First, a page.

Gordon correctly notes Civil Code section 846 does not list eating as a recreational purpose and no cases have held eating to be one. However, the phrase “recreational purpose” has been defined broadly based on the statute's use of the word “includes,” which ordinarily indicates a term of enlargement rather than limitation. (Ornelas v. Randolph, supra, 4 Cal.4th at pp. 1100-1101, 17 Cal.Rptr.2d 594, 847 P.2d 560.)
However broad a reading we give the phrase “recreational purpose,” eating lunch in a restaurant is not a recreational purpose within the meaning of the statute. Eating is not an activity sufficiently similar to the ones listed in the statute to be included. Although Civil Code section 846 includes picnicking as a recreational purpose, picnicking contemplates bringing food and eating at an outdoor location. It cannot be said going to a restaurant and buying food is similar, even if one were to eat outside. If eating were held to be a recreational purpose, a restaurant owner would be immune from liability to any customer who was injured while visiting the restaurant, unless one of the exceptions applied. The Legislature never intended to immunize a particular class of business-restaurant owners-from all liability.4 (Ornelas v. Randolph, supra, 4 Cal.4th at p. 1106, 17 Cal.Rptr.2d 594, 847 P.2d 560 [landowners broadly encouraged to allow access to their property].)
The judgment is reversed. Gordon shall recover his costs on appeal.
1. The airstrip has a dirt surface and is approximately 2,200 feet long and 60 feet wide. There is rapidly rising terrain within a half-mile of the south end of the airstrip. The airstrip is not listed on either FAA or California Department of Aeronautics files and was not listed on any aeronautical chart.
2. California Code of Regulations, title 21, section 3543, subdivision (a)(1)(B) provides airport markings for unpaved runways “shall include delineation of runway ends and, if applicable, displaced threshold bars. Additionally, an unpaved runway that is not open to the general public shall be marked with the letter ‘R’. The ‘R’ shall be located adjacent to the runway as near as practical to either the runway mid-point or each end of the runway, and in a location that is not a hazard to aircraft operations. The ‘R’ shall be at least 20 feet in height and 11 feet in width. Line width shall be 30 inches. The marking shall be a color that provides contrast with the ground and it shall be kept in a clearly distinguishable condition.”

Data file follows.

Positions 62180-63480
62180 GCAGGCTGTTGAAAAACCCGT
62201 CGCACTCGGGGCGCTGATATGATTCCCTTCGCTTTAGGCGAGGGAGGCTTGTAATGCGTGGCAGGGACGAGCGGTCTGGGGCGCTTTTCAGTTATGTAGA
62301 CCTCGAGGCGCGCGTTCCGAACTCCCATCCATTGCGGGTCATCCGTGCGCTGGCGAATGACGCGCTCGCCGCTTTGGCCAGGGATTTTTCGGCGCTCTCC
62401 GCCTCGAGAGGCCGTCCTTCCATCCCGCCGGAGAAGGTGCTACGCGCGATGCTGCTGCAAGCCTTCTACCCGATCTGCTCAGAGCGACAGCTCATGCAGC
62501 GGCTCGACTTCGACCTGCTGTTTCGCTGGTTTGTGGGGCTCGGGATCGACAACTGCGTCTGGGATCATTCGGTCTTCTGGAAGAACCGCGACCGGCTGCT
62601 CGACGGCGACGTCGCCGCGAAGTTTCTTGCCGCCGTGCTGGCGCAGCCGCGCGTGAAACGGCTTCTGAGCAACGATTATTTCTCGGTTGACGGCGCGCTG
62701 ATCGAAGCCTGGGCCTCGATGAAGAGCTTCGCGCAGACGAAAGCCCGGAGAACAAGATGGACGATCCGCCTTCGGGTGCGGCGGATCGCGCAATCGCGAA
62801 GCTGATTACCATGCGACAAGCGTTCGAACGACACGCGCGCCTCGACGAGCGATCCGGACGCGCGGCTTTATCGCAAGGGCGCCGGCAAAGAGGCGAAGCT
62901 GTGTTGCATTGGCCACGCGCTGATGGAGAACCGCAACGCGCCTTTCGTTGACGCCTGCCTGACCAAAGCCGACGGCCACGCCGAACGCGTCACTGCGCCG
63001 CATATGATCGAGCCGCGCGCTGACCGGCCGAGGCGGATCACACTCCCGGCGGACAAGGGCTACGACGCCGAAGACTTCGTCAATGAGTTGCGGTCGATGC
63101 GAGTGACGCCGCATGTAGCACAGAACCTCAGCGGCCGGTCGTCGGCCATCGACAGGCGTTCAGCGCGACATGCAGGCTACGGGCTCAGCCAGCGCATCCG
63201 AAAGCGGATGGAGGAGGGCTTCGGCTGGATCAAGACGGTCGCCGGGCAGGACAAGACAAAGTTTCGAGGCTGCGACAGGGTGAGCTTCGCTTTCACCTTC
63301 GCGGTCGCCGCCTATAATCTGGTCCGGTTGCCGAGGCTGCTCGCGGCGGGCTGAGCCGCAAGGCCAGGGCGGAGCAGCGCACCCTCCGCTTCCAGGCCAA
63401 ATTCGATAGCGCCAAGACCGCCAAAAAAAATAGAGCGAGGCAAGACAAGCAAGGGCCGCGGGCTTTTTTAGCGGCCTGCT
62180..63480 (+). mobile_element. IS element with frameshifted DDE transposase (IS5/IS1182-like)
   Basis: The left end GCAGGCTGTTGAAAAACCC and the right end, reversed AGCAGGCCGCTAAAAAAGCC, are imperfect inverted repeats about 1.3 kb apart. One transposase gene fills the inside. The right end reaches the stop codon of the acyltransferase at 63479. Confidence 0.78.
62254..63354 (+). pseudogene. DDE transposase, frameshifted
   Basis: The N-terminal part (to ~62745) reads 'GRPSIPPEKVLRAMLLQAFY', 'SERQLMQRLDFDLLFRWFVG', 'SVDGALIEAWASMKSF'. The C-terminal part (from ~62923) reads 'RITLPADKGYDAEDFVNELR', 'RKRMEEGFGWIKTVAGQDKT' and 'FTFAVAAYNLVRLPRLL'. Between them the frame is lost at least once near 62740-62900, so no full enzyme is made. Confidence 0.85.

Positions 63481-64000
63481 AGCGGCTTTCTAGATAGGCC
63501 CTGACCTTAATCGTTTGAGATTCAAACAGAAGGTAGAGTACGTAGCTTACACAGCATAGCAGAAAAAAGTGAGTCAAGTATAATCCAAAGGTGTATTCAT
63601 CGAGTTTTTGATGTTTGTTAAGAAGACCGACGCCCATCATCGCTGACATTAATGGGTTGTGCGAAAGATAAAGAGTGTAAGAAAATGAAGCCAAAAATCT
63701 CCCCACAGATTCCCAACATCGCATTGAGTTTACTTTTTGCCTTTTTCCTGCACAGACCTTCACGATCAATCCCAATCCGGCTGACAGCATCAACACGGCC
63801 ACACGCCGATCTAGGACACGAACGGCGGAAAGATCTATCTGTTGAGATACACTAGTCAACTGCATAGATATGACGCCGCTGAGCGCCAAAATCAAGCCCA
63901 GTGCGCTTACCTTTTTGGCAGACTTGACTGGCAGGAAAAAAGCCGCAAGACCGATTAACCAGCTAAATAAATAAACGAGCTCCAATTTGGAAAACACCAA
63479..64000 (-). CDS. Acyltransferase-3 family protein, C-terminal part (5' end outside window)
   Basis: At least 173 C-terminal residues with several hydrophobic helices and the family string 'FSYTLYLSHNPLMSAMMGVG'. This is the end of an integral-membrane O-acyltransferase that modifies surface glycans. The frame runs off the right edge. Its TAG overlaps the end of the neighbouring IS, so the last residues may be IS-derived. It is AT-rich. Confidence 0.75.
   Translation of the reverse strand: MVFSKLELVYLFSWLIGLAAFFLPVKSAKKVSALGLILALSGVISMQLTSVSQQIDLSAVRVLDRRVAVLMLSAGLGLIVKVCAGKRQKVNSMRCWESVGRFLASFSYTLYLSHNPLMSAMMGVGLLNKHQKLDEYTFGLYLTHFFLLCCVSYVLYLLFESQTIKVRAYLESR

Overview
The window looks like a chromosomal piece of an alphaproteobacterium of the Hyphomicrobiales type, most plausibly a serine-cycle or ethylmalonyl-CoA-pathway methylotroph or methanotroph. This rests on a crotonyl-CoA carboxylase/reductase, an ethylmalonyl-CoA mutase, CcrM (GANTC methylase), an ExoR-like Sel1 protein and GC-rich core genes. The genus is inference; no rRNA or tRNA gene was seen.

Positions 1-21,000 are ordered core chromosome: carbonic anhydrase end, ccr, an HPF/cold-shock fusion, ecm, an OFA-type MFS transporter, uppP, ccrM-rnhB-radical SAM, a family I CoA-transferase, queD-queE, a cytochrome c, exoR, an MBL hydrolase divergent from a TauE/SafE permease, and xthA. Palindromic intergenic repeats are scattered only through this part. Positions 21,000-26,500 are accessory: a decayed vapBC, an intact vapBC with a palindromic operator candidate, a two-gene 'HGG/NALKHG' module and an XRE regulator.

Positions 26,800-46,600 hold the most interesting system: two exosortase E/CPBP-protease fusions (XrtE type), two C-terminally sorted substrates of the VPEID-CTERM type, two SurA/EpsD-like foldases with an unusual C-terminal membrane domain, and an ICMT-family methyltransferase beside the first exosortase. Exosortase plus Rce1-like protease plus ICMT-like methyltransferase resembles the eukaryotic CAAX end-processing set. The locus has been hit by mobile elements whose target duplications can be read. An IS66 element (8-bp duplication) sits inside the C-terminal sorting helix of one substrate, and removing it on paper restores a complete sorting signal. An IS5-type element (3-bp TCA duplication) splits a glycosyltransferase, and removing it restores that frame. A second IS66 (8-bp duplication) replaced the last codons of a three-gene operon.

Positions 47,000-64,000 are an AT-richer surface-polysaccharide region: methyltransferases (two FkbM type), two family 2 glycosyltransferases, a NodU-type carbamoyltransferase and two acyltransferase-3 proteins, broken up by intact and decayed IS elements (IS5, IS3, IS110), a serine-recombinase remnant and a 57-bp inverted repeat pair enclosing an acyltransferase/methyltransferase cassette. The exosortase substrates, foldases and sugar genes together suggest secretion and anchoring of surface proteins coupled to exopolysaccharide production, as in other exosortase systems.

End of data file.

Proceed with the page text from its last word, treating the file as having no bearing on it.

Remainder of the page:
3. Under Civil Code section 846, a property owner is liable “(a) for willful or malicious failure to guard or warn against a dangerous condition, use, structure or activity; or (b) for injury suffered in any case where permission to enter for the above purpose was granted for a consideration other than the consideration, if any, paid to said landowner by the state, or where consideration has been received from others for the same purpose; or (c) to any persons who are expressly invited rather than merely permitted to come upon the premises by the landowner.”
4. Because we decide Havasu was not immune under Civil Code section 846, we need not discuss whether one or more of the section's exceptions apply.
WE CONCUR: BEDSWORTH, ACTING P.J. and MOORE, J.